English Football: Where do we go from here?

Taken from The White House Address

Where do we go from here? What is wrong with English football? Too many foreign players many say, and we have to overhaul the FA guidelines  to create the next Pirlo, Xavi or Iniesta. Yet, I believe that many have missed the point completely. 


We aren’t creating the next Xavi, Iniesta or Pirlo for no other reason than that has never been the British mentality. To change that mentality isn’t to just overhaul the FA guidelines based upon the style of booting the ball up to a target man and having hard tackling midfielders. Many of the current coaches now and always will have that mentality. 


It is to change the mentality is  to bring in more foreign players and more foreign coaches. It’s counter-productive in the sense that the English players don’t get the limelight, or may have restricted opportunities to eventually reach the first team, but if you look at it the other way, it can change the British mentality.


In countries like Spain, Portugal, Brazil, Argentina and Italy. They all play football with flair. In Britain we base our game on long ball football, with hard tackling midfielders and the likes. However, this type of game has slowly progressed to become lower league football. 


Now in the Premier League, alot of the best players (disregarding Wayne Rooney and Jack Wilshere) are foreign. These players play towards the mentality of the foreign managers, therefore young English players aren’t coming through at the top teams. They have the wrong mentality, they’ve been taught the wrong mentality and so many promising young players are eventually sold to lower league teams.  


Playing with foreign players allows the young English players to develop as players. The styles and mentality that they bring with them benefits young players around them. Case in point, Jack Wilshere.


Jack Wilshere is the only real exception to the rule, for no other reason than, he has always been playing in an Arsene Wenger stylised academy. Wenger’s teams have always been based on flair and creativity and naturally, that has been brought down to the lower levels of Arsenal’s academy. 


Wenger has always bought young foreign players too, of which Wilshere has been playing with ever since he joined Arsenal. This changes Wilshere’s mentality and allows him to develop differently as a player compared to many other British talents.

Jack Wilshere- The only real exception (Taken from The Telegraph)

Manchester City have just let go of Joan Roman to Barcelona B. Joan Roman was seen as a promising youngster and he still is, but he has moved to Barca B to further his career. Where does that leave Manchester City’s young players then?


The English players in Manchester City’s youth system will undoubtedly have improved with players with the flair and creativity of Joan Roman and so in essence his 3 year stay in English football (despite not playing one first team game) will have benefited his English City team mates such as Harry Bunn and Jordi Hiwula. 


Unfortunately, City’s youth team fails with the coaches. Andy Welsh is not good enough nor has the right mentality to develop alot of these players into the quality that Manchester City now require. Therefore, alot of players aren’t good enough for Manchester City to promote to the first team.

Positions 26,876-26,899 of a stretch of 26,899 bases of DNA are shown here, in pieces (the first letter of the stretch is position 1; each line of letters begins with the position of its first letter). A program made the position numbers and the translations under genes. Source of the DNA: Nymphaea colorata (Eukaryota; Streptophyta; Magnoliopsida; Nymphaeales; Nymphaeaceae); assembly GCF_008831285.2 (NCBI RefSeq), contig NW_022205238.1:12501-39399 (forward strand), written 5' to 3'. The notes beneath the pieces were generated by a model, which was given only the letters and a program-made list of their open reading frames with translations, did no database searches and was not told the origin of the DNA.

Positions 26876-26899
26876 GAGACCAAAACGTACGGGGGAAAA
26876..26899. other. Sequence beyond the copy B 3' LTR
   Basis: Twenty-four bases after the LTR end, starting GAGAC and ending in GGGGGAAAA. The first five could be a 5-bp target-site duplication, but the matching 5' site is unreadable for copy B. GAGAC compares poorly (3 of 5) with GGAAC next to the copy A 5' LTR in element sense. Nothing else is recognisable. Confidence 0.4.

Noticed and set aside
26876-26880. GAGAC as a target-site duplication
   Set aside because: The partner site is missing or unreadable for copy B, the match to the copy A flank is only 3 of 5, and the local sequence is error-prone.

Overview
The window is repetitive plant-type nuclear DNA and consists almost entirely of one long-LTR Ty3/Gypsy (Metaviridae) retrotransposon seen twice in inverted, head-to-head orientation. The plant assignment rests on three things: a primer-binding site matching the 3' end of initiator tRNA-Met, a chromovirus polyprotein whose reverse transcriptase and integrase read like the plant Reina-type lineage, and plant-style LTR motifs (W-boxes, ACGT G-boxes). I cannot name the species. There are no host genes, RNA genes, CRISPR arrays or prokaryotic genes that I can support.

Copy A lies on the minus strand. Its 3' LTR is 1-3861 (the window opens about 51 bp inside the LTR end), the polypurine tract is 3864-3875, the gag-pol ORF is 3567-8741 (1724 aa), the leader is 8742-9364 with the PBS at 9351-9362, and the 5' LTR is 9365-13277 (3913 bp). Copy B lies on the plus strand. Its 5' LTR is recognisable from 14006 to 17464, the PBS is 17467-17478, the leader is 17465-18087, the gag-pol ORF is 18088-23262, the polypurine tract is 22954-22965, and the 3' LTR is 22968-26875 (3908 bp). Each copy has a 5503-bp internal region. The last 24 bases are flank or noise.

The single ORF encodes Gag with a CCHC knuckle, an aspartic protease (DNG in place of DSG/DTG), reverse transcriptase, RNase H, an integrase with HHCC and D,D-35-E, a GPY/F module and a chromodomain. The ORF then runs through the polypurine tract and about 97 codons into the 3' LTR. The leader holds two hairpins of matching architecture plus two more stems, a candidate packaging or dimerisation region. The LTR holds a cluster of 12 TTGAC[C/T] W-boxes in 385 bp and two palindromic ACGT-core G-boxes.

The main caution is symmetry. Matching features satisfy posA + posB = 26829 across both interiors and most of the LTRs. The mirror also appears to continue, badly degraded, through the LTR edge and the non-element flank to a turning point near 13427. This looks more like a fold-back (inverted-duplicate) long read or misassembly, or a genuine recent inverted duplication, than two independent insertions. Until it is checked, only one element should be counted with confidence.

City’s best young talents? Denis Suarez, Abdul Razak, Karim Rekik and John Guidetti. All now train with the first team rather than in Welsh’s youth set up. In the last year, Guidetti has improved hugely, not by staying at City but being nurtured elsewhere. Expect Welsh to be replaced with a foreign coach in the next few years.


Bringing in foreign coaches to the academies also changes the mentality and playing style of the players. From a young age, these players are playing in a style that can benefit the English game. Therefore these players would develop differently and eventually England will have their Pirlo, Xavi and Iniesta to compete at the top. 


These English coaches will offer 4-4-2, the tactic often chosen by the English coaches is seen as too old-fashioned in countries like Spain. Spanish teams give players license to roam and often 4-2-3-1 is their formation of choice, to allow players to play with flair. 4-4-2 is far too restrictive, and therefore it isn’t successful. 


There is only one top team to utilise the formation. Tottenham. Last season coached by English manager, Harry Redknapp. What does Redknapp’s CV boast in English football? One FA Cup, won with Portsmouth. 


Tottenham may have reached the Champions League places under Redknapp, but to compete with the best, they needed to change their mentality and so Andre Villas-Boas, a man who developed his mentality under guidance from Jose Mourinho – largely named the best manager in football – is set to replace him. 


How many English managers have won a major trophy in the last 10 years? Two. Steve McClaren won the Carling Cup with Middlesbrough in 2004 and Harry Redknapp won the FA Cup with Portsmouth in 2008.

McClaren and Redknapp- The only two English manager, in the past decade, to have won a major trophy                  (Taken from Sport Reviews)

Clearly, English coaches need to change – and while FA guideline changes will help that – foreign coaches leading the way in England will help English coaches change their mentality too.


These all have long term effects, bringing in these coaches to coach kids from a young age to develop the right mentality. Eventually, we’ll have our Xavi, Iniesta or Pirlo. 


Eventually, the whole mentality of English football will change, and so English coaches with these sorts of mentalities will develop too and eventually, maybe an English manager can win the Premier League. 




Written by Henry Francis
Follow me on Twitter @TheHenryFrancis


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